It was lights out at the old par­son­age

Record Observer - - Religion -

As long as I can re­mem­ber, and at my age that does not go back very far, I have al­ways been an early riser. I do not like to stay in bed any longer than I have to. So much I want to do and so lit­tle time I need an early start ev­ery day.

I have al­ways used Ben­jamin Franklin’s motto for my­self, “Early to bed and early to rise makes one healthy, wealthy and wise.” Un­for­tu­nately, my early to bed and early to rise maybe has made me healthy, but cer­tainly not wealthy or wise.

This past week an event hap­pened that chal­lenged my “early to rise” reg­i­men.

As usual, I rose early and headed for the kitchen for my cup of cof­fee. There is no way I can start a day with­out first in­dulging in my early morn­ing cup of Joe. Noth­ing starts the day off bet­ter than a hot cup of cof­fee.

I am not sure who in­vented cof­fee, but I sure would like to buy them a cup of cof­fee and shake their hand. Peo­ple, who do not re­ally know any bet­ter, com­plain that cof­fee is bad for your health. Be­lieve me when I say the ab­sence of my cof­fee is bad for ev­ery­body’s health around me.

I go to bed early dream­ing of that first cup of cof­fee when I rise.

Stum­bling to the kitchen, I stubbed my toe twice walk­ing down the hall­way and then tried to turn on the kitchen lights. I am very care­ful to be quiet so as to not awaken the other res­i­dent in the house. She is the sort of per­son that needs her rest. I am the kind of per­son that wants her to have all the rest she can get. There­fore, I tried to qui­etly go to the kitchen and turn on the cof­fee pot.

When I flipped the light switch, noth­ing hap­pened. I mum­bled to my­self that the light bulb prob­a­bly burnt out. Have you ever no­ticed that that hap­pens when you need the light the most? How many times does a light bulb go out dur­ing the day?

I tried sev­eral light switches in the kitchen and the din­ing room and none worked. “Well,” I thought to my­self, “I will start the cof­fee.” I fum­bled my way to where the cof­fee pot was and turned the switch on. Noth­ing hap­pened.

I then went to turn on the TV to catch some early news and noth­ing hap­pened.

There was no elec­tric­ity at all in the house. My chal­lenge was to make sure the elec­tric­ity works be­fore my wife got up. I could not let her know that we had no elec­tric­ity.

Noth­ing I did re­stored any kind of elec­tric­ity in our house. Then it hap­pened. My wife came stum­bling down the hall­way and the first thing out of her mouth was, “Turn the lights on.”

I ex­plained to her that there was no elec­tric­ity and noth­ing was work­ing in the house.

The next thing out of her mouth was, “Did you pay the elec­tric bill?”

That did oc­cur to me and there was a good prob­a­bil­ity that I had not paid the elec­tric bill.

For­tu­nately, I had my cell phone and was able to call the elec­tric com­pany only to find out that the elec­tric­ity in our neigh­bor­hood was out and the restora­tion in our neigh­bor­hood was es­ti­mated to be at around 10 o’clock.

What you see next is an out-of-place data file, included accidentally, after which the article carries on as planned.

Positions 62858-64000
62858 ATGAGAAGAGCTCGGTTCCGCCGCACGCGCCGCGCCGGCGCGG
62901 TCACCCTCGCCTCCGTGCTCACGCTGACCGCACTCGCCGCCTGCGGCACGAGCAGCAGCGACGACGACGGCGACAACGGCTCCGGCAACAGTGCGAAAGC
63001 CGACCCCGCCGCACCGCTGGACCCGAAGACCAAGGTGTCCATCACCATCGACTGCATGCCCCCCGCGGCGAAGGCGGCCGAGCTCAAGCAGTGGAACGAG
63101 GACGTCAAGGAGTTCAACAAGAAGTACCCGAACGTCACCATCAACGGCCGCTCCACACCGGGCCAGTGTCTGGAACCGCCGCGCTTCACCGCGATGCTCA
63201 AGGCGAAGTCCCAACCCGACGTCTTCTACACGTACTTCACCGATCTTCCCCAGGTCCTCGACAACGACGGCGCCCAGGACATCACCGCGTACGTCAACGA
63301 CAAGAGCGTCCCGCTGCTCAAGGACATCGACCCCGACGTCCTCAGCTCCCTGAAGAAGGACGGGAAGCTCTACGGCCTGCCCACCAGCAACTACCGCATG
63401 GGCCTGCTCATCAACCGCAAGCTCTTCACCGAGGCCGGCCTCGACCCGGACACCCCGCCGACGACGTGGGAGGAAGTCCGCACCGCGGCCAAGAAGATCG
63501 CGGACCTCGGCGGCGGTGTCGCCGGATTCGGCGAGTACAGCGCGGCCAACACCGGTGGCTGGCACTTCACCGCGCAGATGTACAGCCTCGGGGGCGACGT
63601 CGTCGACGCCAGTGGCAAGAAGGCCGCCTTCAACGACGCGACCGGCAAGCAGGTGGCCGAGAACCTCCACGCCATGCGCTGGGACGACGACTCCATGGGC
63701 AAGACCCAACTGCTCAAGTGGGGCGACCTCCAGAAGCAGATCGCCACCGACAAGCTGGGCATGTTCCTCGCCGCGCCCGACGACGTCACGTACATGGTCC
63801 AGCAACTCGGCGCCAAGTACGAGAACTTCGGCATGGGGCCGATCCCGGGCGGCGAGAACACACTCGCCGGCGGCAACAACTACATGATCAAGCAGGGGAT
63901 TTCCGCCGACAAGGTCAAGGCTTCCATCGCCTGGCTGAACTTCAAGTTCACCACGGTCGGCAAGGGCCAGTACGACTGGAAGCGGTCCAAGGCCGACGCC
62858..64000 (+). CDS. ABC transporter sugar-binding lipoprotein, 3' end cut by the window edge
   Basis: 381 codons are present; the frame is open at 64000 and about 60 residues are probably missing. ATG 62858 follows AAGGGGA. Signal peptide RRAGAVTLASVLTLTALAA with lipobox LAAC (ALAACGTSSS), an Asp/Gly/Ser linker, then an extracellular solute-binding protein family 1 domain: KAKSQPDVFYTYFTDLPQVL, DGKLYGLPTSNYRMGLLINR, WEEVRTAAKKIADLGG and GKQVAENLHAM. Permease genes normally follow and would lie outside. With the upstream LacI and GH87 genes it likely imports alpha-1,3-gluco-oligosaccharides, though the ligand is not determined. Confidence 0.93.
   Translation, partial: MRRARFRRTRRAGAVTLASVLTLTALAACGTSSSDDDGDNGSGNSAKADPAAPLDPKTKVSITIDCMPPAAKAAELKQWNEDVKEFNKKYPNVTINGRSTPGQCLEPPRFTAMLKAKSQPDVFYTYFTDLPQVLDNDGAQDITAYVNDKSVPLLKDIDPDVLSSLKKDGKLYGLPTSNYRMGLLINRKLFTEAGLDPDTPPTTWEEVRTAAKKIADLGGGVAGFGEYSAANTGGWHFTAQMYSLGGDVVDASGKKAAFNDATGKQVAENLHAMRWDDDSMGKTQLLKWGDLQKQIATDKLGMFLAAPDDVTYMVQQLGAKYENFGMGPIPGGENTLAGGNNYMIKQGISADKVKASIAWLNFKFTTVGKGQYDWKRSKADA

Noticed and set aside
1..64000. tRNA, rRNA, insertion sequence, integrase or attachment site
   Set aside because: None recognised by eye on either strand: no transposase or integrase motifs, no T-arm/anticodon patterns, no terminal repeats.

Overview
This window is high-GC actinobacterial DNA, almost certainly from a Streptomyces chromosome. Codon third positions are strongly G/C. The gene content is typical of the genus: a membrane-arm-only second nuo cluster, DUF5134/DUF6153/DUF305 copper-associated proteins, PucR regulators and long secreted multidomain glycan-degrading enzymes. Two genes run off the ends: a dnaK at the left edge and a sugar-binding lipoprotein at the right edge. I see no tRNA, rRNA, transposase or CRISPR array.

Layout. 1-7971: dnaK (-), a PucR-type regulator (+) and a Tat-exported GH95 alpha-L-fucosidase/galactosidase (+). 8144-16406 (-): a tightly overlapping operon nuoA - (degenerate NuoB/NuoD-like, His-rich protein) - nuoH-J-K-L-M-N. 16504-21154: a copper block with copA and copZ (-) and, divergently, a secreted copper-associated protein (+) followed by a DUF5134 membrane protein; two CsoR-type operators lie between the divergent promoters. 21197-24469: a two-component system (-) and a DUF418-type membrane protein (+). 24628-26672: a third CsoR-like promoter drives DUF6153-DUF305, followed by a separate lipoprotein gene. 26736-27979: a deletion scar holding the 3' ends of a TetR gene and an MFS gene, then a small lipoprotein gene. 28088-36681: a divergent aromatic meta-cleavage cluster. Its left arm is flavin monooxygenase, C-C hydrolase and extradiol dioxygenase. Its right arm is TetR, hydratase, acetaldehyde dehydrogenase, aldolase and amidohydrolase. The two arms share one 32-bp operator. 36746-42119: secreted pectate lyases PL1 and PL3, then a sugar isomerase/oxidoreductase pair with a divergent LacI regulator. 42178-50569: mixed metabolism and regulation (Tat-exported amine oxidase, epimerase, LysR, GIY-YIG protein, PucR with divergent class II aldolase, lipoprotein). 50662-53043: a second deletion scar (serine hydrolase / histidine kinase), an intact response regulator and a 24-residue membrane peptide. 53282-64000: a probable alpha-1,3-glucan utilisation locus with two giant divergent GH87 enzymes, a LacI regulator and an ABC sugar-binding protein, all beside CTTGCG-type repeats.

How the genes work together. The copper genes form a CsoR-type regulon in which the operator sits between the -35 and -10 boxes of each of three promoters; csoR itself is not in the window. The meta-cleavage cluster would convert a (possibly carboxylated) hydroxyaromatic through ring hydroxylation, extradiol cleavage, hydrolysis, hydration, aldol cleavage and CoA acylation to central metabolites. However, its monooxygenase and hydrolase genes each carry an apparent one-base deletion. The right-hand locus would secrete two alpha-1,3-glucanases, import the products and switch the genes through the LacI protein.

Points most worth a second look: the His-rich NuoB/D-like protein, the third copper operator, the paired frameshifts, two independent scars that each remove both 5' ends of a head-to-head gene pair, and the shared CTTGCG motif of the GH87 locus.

How in the world can I sur­vive with­out my cup of cof­fee un­til 10 o’clock in the morn­ing? The whole world is in dan­ger!

I never re­al­ized how im­por­tant elec­tric­ity was. I just took it for granted, paid the bill ev­ery month and just en­joyed the ap­pli­ances and the lights and most im­por­tant of all, the cof­fee pot.

As much as I love my cof­fee pot, it does not work with­out the elec­tric­ity. I had a few words with the cof­fee pot, but it did not do any good. It wanted elec­tric­ity and would not work un­til it had elec­tric­ity. How le­gal­is­tic!

Stand­ing around in the dark­ness of the early morn­ing my wife and I stared at each other, at least I think we were star­ing at each other, and won­der­ing what in the world we could do. I was so afraid she would come up with a so­lu­tion. She al­ways does, you know. No mat­ter what I break, she can fix. Now we had this prob­lem be­fore us.

Then she said those ter­ri­ble an­tic­i­pated words, “Why don’t we go out for break­fast this morn­ing?”

Be­ing mar­ried as long as I have been, I re­al­ized this was not a ques­tion re­quir­ing an an­swer, but rather it was some­thing she wanted us to do. And so, off to the restau­rant we went for our early morn­ing cof­fee.

What I want to know is, will the elec­tric com­pany re­im­burse me for my early morn­ing break­fast? Af­ter all, it is their fault that we had to go out. If I ever miss pay­ing my bill, they al­ways charge me late fees. Turn­about, I be­lieve, is fair play.

I ap­pre­ci­ate what David said, “For the LORD God is a sun and shield: the LORD will give grace and glory: no good thing will he with­hold from them that walk up­rightly” (Psalms 84:11).

Many times, we never miss some­thing un­til it is no longer avail­able. I do not want that to hap­pen to me con­cern­ing God’s grace and mercy in my life.

The Rev. James L. Sny­der is pas­tor of the Fam­ily of God Fel­low­ship, in Sil­ver Springs Shores. Call him at 352-687-4240 or email jamess­ny­der2@att.net. The church web­site is www.whatafel­low­ship. com.

Newspapers in English

Newspapers from USA

© PressReader. All rights reserved.